Reliability of ultrasound measurement of automatic activity of the abdominal muscle in participants with and without chronic low back pain
Chiropractic & Manual Therapies volume 21, Article number: 37 (2013)
Ultrasound (US) imaging has been considered as a non-invasive technique to measure thickness and estimate relative abdominal muscle activity. Although some studies have assessed the reliability of US imaging, no study has assessed the reliability of US measurement of automatic activity of abdominal muscles in positions with different levels of stability in participants with chronic low back pain (cLBP). The purpose of this study was to investigate within-day and between-days reliability of US thickness measurements of automatic activity of the abdominal muscles in asymptomatic participants and within-day reliability in those with cLBP.
A total of 20 participants (10 with cLBP, 10 healthy) participated in the study. The reliability of US thickness measurements at supine lying and sitting positions (sitting on a chair, sitting on a gym ball with both feet on the ground or lifting one foot off the floor) were assessed. We evaluated within-day reliability in all participants and between-days reliability in asymptomatic participants.
We found high ICC scores (0.85-0.95) and also small SEM and MDC scores in both groups. The reliability of the measurements was comparable between participants with and without LBP in each position but the SEMs and MDCs was slightly higher in patient group compared with healthy group. It indicates high intra-tester reliability for the US measurement of the thickness of abdominal muscles in all positions.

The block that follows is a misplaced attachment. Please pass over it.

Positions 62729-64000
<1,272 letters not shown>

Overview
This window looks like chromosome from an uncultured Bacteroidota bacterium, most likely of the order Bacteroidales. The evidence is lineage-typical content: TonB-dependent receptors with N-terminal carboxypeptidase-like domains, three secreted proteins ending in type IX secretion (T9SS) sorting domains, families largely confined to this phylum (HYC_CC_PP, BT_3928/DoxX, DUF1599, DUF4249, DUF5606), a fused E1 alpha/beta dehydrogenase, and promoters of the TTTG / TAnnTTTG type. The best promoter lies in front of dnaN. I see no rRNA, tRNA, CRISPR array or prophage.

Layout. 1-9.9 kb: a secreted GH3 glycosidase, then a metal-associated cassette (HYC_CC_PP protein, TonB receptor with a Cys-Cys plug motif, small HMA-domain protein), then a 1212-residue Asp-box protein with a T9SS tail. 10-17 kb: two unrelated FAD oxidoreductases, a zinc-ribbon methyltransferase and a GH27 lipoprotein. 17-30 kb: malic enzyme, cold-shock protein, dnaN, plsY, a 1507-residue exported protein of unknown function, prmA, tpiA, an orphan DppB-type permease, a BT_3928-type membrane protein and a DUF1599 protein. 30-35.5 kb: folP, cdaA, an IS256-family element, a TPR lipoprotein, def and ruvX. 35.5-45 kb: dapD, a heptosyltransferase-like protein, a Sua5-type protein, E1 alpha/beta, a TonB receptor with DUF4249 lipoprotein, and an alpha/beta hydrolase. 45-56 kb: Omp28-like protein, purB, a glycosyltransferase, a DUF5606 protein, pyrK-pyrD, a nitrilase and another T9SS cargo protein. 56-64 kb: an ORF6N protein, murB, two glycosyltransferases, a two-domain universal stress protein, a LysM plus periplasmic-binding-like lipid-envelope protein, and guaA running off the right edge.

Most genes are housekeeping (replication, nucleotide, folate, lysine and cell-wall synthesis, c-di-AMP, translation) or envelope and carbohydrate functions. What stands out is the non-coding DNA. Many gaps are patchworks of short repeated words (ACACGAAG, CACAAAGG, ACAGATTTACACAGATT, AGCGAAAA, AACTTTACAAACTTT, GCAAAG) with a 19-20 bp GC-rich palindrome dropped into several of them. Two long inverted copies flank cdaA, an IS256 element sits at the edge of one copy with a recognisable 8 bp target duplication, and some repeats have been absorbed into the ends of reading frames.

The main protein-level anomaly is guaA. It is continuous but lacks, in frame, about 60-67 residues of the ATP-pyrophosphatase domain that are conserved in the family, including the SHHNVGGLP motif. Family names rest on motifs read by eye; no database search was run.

US imaging can be used as a reliable method for assessment of automatic activity of abdominal muscles in positions with low levels of stability in participants with and without LBP.
Low back pain (LBP) is one of the most common musculoskeletal complaints in today’s societies, affecting up to 70-80% of the population, at least one episode during their lifetime . There is a considerable evidence indicating that dysfunction of abdominal muscles is a key impairment in patients with chronic LBP (cLBP) [2–4], which might affect spinal stability .
The abdominal musculature are divided into the antero-lateral abdominal wall, consisting of the transversus abdominis (TrA), internal oblique (IO) and external oblique (EO); and the anterior wall, including the rectus abdominis (RA) muscle and associated fascia. The TrA muscle and posterior part of IO muscle are the part of a deep muscle cylinder that play a major role in spinal stability during functional activities . The RA and EO are considered as part of a global muscle system that control spinal orientation, balance the external loads applied to the trunk and transfer load from the thorax to the pelvis . Automatic activation of the abdominal muscles has been considered as a protective mechanism for lumbar spine . Different patterns of abdominal muscle activation have been reported in patients with LBP compared to healthy individuals [9–11]. Ferreira et al.  found changes in automatic control of TrA during isometric low load tasks with the limbs suspended in people with LBP. Rasouli et al.  showed although the thickness change in TrA and IO increased as the stability of the position decreased in individuals with and without LBP, the amount of thickness changes were less in participants with LBP.
Assessment and measurement of the activity pattern of abdominal muscles can provide better understanding of pain behavior in patients with cLBP in the clinical environment.